Anonymous Anne said...

Yes! Yes! Yes! We need to make alcohol less respectable, less ‘normal’ as a start, as the best prevention of all. Nowdays you’re some kind of goodytwoshoes if you don’t drink, or they think you must have a problem handling it or something, you poor dear.

Prevention is the only way to nip this in the bud. Otherwise it is costly in every way one can image. I’m sure the Department of Health and Human Services could cost this one out. But it would be staggering and too obvious!

The Surgeon General should be leading this one, but since most of Congress are lushes and in bed with corporate America, that isn’t about to happen. Government needs to serve We the People, but I’m afraid those days are history. The Fall of the American Empire, from within. Can anyone see it while its happening, or only after?

THE BIG PROBLEM, however, it seems to me, is that the alcohol industry would not like it and neither would The Machine. Think of advertising revenues. They must be in the billions. And that is just one related industry. Everyone who is into money (government, industry, investors, advertisers, etc.) benefits from this culture of and ’economy’ of alcohol. And the people self-anesthetize. What a deal. It’s like a symbiotic relationship. Is that good for this country’s soul? No. But it drives the economy, the only measure of, and source of, our ‘prosperity’, so no one cares what it does to the social fabric and people’s lives.

They also do not want people to ‘take it or leave it’ and be light, occasional drinkers. Like the Tobacco Industry, the alcohol industry wants a lifelong customer with brand loyalty. Bud Light and the Marlboro Man are the same deliberate appeals to ego and identity, building that loyalty that brings in steady money. The effects of addiction are irrelevant to the industry. That’s our problem. It’s all the same scheme though.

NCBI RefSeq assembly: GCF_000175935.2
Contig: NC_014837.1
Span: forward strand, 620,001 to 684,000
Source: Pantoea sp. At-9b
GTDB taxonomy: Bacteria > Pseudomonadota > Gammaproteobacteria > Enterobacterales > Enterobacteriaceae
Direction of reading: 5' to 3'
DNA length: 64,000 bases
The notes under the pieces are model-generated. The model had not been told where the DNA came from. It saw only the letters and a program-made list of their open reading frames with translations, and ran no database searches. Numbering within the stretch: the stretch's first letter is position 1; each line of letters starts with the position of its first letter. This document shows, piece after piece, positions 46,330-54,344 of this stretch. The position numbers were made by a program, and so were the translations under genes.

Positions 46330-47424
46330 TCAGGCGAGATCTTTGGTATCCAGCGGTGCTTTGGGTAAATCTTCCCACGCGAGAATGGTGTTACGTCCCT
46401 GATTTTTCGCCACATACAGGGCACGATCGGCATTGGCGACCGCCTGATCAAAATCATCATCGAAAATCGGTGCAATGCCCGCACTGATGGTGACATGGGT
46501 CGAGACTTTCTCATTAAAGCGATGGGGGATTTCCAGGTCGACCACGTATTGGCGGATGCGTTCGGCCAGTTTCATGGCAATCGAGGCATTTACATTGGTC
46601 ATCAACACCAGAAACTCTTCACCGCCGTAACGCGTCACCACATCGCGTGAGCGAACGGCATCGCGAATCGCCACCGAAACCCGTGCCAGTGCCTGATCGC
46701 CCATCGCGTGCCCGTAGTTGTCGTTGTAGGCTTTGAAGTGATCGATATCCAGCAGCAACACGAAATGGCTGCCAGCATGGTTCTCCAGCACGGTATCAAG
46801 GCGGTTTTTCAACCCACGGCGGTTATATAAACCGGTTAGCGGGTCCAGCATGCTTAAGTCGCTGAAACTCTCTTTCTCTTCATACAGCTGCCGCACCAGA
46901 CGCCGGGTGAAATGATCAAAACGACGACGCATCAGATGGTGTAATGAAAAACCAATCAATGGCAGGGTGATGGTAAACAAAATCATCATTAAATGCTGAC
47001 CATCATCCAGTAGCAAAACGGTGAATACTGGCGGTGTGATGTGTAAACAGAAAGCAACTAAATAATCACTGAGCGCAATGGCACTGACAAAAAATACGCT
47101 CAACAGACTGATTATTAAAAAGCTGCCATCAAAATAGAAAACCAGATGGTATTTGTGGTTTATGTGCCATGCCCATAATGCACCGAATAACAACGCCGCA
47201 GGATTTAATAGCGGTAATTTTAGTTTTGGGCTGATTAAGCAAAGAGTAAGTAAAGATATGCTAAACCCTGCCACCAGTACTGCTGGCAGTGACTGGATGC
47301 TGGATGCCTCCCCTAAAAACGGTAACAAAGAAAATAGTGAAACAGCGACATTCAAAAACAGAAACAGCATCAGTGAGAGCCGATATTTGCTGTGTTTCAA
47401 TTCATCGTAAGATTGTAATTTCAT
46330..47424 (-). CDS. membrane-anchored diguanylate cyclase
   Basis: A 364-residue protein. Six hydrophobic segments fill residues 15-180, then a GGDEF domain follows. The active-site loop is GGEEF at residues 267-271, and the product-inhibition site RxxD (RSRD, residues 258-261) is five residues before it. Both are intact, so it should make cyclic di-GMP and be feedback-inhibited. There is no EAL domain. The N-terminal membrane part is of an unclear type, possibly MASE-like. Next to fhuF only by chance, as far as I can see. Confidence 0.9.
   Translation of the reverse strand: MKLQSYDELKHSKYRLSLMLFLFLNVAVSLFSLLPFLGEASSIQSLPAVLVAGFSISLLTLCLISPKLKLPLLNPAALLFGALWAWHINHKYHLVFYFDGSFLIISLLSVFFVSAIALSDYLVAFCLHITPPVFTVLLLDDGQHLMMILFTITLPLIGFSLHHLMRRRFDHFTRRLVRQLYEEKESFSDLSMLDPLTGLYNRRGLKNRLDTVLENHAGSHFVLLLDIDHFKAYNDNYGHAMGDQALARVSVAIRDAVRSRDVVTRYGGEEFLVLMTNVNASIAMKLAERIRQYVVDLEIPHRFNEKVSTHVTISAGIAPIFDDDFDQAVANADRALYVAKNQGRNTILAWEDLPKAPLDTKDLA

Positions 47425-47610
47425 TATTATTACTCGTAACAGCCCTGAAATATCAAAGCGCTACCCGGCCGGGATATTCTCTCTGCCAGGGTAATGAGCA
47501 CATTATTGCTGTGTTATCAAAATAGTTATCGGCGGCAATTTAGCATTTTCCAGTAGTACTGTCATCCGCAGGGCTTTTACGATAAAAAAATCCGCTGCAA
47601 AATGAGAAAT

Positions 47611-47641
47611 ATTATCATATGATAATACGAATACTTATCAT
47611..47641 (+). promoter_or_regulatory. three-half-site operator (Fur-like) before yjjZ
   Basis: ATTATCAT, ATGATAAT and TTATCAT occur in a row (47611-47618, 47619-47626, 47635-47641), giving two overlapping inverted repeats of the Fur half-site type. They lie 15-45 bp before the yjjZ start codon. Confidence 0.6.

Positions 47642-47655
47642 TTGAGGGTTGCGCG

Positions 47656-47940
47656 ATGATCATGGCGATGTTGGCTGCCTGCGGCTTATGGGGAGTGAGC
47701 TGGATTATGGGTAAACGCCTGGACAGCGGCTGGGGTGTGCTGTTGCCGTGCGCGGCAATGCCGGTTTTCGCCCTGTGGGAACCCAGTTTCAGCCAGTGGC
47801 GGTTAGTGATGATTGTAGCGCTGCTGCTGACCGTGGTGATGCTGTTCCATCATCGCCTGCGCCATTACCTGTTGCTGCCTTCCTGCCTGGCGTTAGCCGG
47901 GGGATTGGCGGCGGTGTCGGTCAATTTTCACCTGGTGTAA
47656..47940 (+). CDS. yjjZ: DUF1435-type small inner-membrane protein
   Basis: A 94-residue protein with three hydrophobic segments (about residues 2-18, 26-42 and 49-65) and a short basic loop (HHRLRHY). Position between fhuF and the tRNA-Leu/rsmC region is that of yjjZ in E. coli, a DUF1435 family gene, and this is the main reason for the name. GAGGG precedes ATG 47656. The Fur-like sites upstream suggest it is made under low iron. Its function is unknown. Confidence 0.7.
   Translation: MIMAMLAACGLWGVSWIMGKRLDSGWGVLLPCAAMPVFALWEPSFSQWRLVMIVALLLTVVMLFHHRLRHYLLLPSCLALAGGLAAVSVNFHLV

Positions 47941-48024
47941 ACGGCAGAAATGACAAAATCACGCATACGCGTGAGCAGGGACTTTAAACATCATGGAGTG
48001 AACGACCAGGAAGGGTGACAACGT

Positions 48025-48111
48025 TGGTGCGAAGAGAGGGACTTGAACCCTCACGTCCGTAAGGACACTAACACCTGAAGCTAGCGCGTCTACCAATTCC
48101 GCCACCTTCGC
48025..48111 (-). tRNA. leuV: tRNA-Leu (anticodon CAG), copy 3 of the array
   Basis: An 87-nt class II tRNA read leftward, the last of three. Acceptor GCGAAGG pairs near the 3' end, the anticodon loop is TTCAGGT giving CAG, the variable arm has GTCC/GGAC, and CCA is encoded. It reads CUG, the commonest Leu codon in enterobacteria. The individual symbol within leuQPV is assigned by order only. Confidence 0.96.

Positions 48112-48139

And then people ‘self-medicate’ more as they feel more frantic and stressed. They sense how shallow and meaningless and screwed up everything is in our world (especially our country), but keeping up with the ‘lifestyle’ is rewarding, in the short term short-term reward. And when it’s not, there’s alcohol as the drug of choice. For others there are other drugs, including shopping. That’s another one that is being promoted as ‘an experience’, and the blatant imposition of name brands on clothing and other items is along this same vein (vain).

People are also becoming less connected to things bigger than themselves like community and social causes. That’s why tragedies bring out the best in people - they finally can experience the connection again. The ‘benefit’ that people get from alcohol, at least initially, is that it gives them an instant connection with others and the good feeling that accompanies it.

Anyway, ‘relax and have a drink’, they say. ‘Laugh with your ‘friends’. It might not be real, but it feels good. And reality might feel a little too real if you don’t.

As T.S. Eliot said, ‘Humankind cannot bear very much reality’.

Keep on! I just couldn’t resist adding my two cents worth.

4:55 PM